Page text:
Both your above comments regarding John Whitehead's commentary meet soundly with my agreement. 1) People, especially "anarchists", need to "...quit referring to it like it was a real thing...", like "it" was a living, breathing entity. I believe "libertarian" writers (quotes intended and necessary) need to spend a few hours reading the late Delmar England's "Mind and Matters" to learn how devastating to liberty the inclination toward reification amounts to. "Mind and Matters" is long, it's arduous -- difficult to comprehend. But, once I began (and learned to read between the lines to grasp the concepts) I could not put it down. I began to see why "libertarians" so often whine and moan and lament over lack of adherents to our "philosophy". 2) The concept of "rights" has generated much bickering and squabbling among us. To me, its use implies "jurisdiction" of some type that I do not believe exists. Therefore, I don't use the term. I could be wrong about that. I thought I was wrong once, then discovered my error. :-). But I agree with you -- "rights" are only what we agree to -- and can "enforce". The man with the loaded gun indeed has "rights" (or woman, L-rd have mercy). Sam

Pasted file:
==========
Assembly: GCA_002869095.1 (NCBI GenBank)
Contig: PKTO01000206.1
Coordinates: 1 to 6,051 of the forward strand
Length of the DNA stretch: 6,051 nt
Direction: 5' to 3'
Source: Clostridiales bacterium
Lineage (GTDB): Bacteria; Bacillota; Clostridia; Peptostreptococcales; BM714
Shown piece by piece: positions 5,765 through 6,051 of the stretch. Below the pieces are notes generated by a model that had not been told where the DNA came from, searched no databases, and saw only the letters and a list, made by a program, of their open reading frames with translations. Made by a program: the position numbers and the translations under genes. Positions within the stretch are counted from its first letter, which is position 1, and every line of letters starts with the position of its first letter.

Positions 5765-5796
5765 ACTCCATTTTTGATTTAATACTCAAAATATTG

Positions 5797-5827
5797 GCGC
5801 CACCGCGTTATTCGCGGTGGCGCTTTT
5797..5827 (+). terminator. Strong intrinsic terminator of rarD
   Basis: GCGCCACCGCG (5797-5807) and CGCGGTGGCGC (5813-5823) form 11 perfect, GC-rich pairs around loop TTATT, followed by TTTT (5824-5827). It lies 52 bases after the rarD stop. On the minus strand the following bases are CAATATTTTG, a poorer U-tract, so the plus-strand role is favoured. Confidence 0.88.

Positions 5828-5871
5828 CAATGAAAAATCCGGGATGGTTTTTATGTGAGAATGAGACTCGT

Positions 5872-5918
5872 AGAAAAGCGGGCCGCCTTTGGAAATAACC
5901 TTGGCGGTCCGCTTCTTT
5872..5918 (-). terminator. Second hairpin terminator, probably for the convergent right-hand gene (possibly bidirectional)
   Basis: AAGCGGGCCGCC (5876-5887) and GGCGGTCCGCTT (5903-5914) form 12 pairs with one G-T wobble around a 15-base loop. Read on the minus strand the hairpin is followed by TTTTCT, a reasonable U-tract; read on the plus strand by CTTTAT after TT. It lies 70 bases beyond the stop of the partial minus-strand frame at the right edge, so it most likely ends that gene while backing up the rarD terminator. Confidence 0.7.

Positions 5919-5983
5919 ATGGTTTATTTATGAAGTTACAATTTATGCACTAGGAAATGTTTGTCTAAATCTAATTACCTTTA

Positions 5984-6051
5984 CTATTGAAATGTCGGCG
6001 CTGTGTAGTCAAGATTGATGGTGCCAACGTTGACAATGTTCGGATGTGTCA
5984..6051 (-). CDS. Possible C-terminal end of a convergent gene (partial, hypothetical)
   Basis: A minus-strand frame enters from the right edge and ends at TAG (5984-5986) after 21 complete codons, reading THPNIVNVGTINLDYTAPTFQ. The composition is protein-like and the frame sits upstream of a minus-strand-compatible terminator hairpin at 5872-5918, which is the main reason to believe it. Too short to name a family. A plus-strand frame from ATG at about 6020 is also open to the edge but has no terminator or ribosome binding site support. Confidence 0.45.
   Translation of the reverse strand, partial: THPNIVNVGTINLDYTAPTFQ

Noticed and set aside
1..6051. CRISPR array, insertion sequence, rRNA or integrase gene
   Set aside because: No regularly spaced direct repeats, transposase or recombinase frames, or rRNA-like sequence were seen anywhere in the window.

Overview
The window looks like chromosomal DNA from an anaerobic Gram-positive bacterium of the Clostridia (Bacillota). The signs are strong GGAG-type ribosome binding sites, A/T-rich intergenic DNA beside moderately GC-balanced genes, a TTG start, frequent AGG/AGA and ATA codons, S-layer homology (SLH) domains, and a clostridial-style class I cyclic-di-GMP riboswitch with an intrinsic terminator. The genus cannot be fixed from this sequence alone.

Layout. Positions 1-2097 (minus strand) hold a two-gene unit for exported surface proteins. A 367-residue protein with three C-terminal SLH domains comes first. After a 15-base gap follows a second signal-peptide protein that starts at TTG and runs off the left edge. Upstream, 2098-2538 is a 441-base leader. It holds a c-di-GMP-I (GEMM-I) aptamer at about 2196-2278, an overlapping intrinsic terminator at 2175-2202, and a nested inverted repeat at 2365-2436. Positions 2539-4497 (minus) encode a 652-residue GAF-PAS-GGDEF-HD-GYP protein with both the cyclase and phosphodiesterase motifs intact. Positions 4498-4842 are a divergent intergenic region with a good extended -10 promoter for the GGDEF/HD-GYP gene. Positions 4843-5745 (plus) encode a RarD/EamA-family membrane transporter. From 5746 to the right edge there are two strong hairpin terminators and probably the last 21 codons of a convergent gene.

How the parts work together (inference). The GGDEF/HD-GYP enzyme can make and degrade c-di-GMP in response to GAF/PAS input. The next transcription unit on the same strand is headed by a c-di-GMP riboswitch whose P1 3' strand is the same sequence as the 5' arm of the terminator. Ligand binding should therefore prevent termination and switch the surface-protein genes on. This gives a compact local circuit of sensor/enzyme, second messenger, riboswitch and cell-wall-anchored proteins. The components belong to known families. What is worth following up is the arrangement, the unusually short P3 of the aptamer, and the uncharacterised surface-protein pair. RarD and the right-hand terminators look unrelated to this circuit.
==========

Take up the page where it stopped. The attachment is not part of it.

• Samarami's picture
    Samarami 22 weeks 4 days ago Web link Westernerd
    I'll go ya one better, Ken: Since I am a sovereign state, of course, I'm prejudiced. I believe this pale blue dot upon which we all reside should consist of somewhere close to 7.5 billion sovereign states. That's billion, with a "b". You vote for you. I'll vote for me. Sam
  • KenK's picture
    KenK 22 weeks 4 days ago Web link Westernerd
    The only rights a person has are what counter parties agree to or what they can enforce themselves.
  • KenK's picture
    KenK 22 weeks 4 days ago Web link Westernerd
    People need to quit referring to it like it was a real thing.
  • KenK's picture
    KenK 22 weeks 4 days ago Web link Westernerd